Low:
3.7-cm Pak 35/36 - traveling weight 970 lbs., shell weight .78 lbs., muzzle
velocity 2,495 ft./sec.

High:
8.8-cm Flak 18, 36, 37 - - traveling weight 15,126 lbs., shell weight 20.34 lbs.,
muzzle velocity 2,690 ft./sec.

Effective Intermediate:
5-cm Pak 38- traveling weight 2,341lbs., shell weight 4.54 lbs.,
muzzle velocity 2,460 ft./sec. (AT round)

First off, the Germans already had a pair of 47 mm AT guns at their disposal, which approached the Pak 38 in performance:

- The French Canon de 46 antichar SA mle 1937 (47 mm) (later 1937/1939 and 1939 models too)
travelling weight 2,403 lbs., shell weight 3.8 lbs., muzzle velocity 2,805 ft./sec.
This gun gave the Germans fits in 1940, they used it widely as the 4.7-cm Pak 141(f). Some later did find themselves atop French tanks in German service as Panzerjager. They were given a great deal of credit in knocking out British armour and stalling Op. Goodwood in 1944. They could/should have been sent East in 1941.

- The Czech Skoda 47-mm kanon P.U.V. vz 36 AT gun
travelling weight 1,334 lbs., shell weight 3.6 lbs., muzzle velocity 2,543 ft./sec.
This was one of the most potent AT guns of its day, renamed 4.7-cm Pak 36(t) in German service; later arming Panzerjager as well.

The German's had by this time seized a variety of light and medium artillery pieces which served in a variety of roles. As AT guns they fired heavy shells at relatively low muzzle velocities. These included the French Schneider Canon de 105 mle 1913, and the smaller Atelier Bourges Canon de 105 court mle 1935 B, the Czech Skoda 76.5-mm kanon vz 30 and 100-mm houfice vz 30, 100-mm houfice vz 14 and houfnice vz 14/19 (also seized from Poland, Greece, Yugoslavia), and the British Ordnance, Q.F., 25-pdr Mk I. Many found themselves in service against the Soviets, many more were incorporated in the Atlantic Wall. I'm not really all that concerned about their AT capability, but as a source of carriages, shields and spares. For example, when needed the British used the 25-pdr in the AT role in North Africa, its carriage was also used to mount 17-pdr. AT guns that were known as "Pheasants" - they were a successful compromise.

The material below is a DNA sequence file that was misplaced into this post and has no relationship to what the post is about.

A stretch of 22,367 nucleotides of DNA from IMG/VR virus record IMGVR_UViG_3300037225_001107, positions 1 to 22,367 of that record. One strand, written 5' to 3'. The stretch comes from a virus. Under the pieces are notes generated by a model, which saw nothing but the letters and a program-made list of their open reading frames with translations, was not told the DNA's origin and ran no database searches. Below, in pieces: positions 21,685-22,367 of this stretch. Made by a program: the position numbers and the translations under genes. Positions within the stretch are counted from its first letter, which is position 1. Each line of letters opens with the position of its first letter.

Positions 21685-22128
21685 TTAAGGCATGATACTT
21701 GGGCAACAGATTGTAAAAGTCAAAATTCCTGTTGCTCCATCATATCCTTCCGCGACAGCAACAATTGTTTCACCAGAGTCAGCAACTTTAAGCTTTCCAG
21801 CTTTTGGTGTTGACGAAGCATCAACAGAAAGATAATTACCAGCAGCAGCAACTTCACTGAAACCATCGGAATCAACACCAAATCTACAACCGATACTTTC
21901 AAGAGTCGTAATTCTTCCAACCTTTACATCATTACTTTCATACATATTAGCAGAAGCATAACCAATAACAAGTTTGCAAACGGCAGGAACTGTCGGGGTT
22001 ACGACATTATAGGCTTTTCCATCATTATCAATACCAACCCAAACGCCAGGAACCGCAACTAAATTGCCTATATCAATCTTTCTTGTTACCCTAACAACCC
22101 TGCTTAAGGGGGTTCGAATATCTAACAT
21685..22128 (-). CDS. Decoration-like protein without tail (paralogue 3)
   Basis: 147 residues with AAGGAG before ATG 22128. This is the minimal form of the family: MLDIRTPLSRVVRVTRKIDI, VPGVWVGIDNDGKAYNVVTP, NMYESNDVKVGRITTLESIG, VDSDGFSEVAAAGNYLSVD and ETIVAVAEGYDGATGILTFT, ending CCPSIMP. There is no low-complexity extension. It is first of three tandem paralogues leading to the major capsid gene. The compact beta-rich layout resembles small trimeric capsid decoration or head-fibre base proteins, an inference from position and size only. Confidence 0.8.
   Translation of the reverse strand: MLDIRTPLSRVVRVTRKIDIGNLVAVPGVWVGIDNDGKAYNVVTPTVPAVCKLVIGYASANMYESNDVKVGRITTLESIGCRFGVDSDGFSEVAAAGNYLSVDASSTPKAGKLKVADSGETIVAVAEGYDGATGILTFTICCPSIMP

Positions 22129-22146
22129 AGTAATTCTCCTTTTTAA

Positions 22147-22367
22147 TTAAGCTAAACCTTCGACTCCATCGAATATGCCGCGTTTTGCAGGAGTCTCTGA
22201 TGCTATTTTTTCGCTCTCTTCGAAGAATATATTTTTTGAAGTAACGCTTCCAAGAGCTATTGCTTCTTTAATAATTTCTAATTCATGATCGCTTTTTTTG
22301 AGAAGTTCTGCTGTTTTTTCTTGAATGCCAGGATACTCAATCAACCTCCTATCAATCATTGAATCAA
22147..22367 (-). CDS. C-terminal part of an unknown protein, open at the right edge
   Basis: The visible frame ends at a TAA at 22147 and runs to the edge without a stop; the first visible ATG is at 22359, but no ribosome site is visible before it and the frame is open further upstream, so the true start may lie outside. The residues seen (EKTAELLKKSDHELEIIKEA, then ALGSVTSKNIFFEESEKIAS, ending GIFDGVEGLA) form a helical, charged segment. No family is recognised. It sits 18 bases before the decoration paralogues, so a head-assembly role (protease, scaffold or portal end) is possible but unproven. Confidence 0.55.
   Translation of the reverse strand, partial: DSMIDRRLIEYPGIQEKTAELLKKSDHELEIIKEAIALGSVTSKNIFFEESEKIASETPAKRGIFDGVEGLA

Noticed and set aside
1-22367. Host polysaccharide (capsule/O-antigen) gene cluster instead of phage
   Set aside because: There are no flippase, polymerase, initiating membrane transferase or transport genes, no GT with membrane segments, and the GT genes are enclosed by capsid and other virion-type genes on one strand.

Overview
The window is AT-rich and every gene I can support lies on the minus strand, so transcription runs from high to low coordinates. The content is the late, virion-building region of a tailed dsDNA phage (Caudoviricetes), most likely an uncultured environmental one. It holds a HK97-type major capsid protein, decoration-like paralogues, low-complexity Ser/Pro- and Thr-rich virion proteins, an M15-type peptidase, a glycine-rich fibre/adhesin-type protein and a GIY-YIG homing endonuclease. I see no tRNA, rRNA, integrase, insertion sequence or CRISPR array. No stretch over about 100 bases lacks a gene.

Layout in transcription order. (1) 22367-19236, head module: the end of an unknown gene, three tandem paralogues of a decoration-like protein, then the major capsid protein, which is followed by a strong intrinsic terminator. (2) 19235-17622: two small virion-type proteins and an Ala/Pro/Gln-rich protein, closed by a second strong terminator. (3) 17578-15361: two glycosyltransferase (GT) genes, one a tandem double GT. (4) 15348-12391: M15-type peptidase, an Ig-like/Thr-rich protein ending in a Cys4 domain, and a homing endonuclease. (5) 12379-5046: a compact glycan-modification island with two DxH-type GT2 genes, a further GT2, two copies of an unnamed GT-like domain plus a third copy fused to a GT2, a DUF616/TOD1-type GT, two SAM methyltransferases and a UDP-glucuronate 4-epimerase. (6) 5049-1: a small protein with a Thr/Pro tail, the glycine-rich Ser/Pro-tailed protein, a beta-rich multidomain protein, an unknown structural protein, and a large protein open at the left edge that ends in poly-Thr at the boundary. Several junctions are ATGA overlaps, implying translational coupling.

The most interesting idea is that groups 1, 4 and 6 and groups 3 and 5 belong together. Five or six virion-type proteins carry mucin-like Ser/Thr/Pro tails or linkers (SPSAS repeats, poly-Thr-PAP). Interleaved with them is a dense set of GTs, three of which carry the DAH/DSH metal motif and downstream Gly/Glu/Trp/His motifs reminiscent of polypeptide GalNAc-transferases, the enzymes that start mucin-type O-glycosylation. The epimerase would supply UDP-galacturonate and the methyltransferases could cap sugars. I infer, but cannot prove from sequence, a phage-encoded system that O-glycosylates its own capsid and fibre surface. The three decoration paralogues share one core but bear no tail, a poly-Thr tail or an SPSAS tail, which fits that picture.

This next gun is key however; the ubiquitous French 75's. After the fall of France thousands (over 4,500) of them were seized and stockpiled in storerooms by German forces, not knowing what to do with them - more were seized from Poland and Greece. The updates were standard Canon de 75 modele 1897/33, renamed as the 7.5 cm FK 231(f) or more commonly as the 7.5-cm FK 97(f) in German service. They were light for the artillery role, but when confronted by the Soviet T-34's and KV's, French 75's were taken from those storerooms, adapted with strengthening bands around the barrel, fitted on 5-cm Pak 38 carriages, a muzzle brake was added to reduce recoil, and special AT ammo. was produced. These stopgap guns known as 7.5-cm Pak 97/38 (as differentiated from the 7.5-cm Pak 40 or the KwK 7.5's) were rushed East, and they were capable of defeating those Soviet tanks.

Germany also had access to AA guns, which could have been used much like their "88"s, or self-propelled:

1) The British Ordnance, QF, 3 in 20 cwt (3" or 76.2 mm) gun was still the standard AA gun for the BEF and was preferred by crews over the 3.7" because it was lighter, more mobile, simpler, and easier to use. The BEF left almost the Army's entire complement in France.
travelling weight 17,584 lbs. (on a nifty 4 wheel platform, outrigger feet attached, and it included ammo. lockers), shell weight 16 lbs., muzzle velocity 2,000 ft./sec.
Of those left in the UK, some 100 carriages were converted to rocket launching platforms, their barrels were mounted in Churchill tank chassis's as tank destroyers, and as late as 1944 there were plans to mount another 50 onto 17 pdr. carriages as AT guns.

2) The French had some 1,696, 40 mm (Bofors produced under licence in Poland) and 75 mm AA guns. The French series of 75-mm AA guns, some dating from WW1, had been updated to the Schneider Canon de 75mm contre aeronefs mle 17/34 standard. Amongst the most modern were Canon de 75mm contre aeronefs mle 1933, Canon de 75mm contre aeronefs mle 1932 and 1936. They were renamed 7.5-cm Flak M.33(f), 7.5-cm Flak M.17/34(f), 7.5-cm Flak M.1932(f) etc., in German service.
travelling weight 11,684 lbs., shell weight 14.2 lbs., muzzle velocity 2,297 ft./sec.

The Germans later had as many as 160 of the 7.5-cm Flak M.33(f) in service protecting the Reich. In 1941 RAF Bomber Command's performance was abysmal, those guns weren't needed there.

3) Lastly the Swedish Bofors 75-mm and 80-mm Model 1929 and 1930.
To avoid some of the conditions of Versailles, Krupp sent a team to work in Sweden in the 20's. Both Krupp and Bofors developed 75 mm. AA guns, the Krupp gun evolved into the "88" series (although there was also a WW1 progenitor), the Bofors 75-mm came out at about the same time. Loa and behold they both shared a number of features in common, the Bofors being simpler and easier to use - why the Chinese, and the Dutch (for the East Indies) bought them too.
travelling weight 9,259 lbs., shell weight 17.6 lbs., muzzle velocity 2,461 ft./sec.

These potent guns were also purchased by Finland, Hungary and Greece. The Greek guns fell into German hands, Germany having access and a willing partner in Sweden could have purchased more, or produced them at the Kongsberg Arsenal plant in Norway where they produced the Bofors 40 mm guns under licence as the 4-cm Flak 28 (Bofors), or Poland.
Note that these capable French, British and Swedish guns were all easier to move, and had lower profiles than the Flak "88"s.

The following is just a partial list of vehicle types and components already mentioned by gun, and the year they were developed: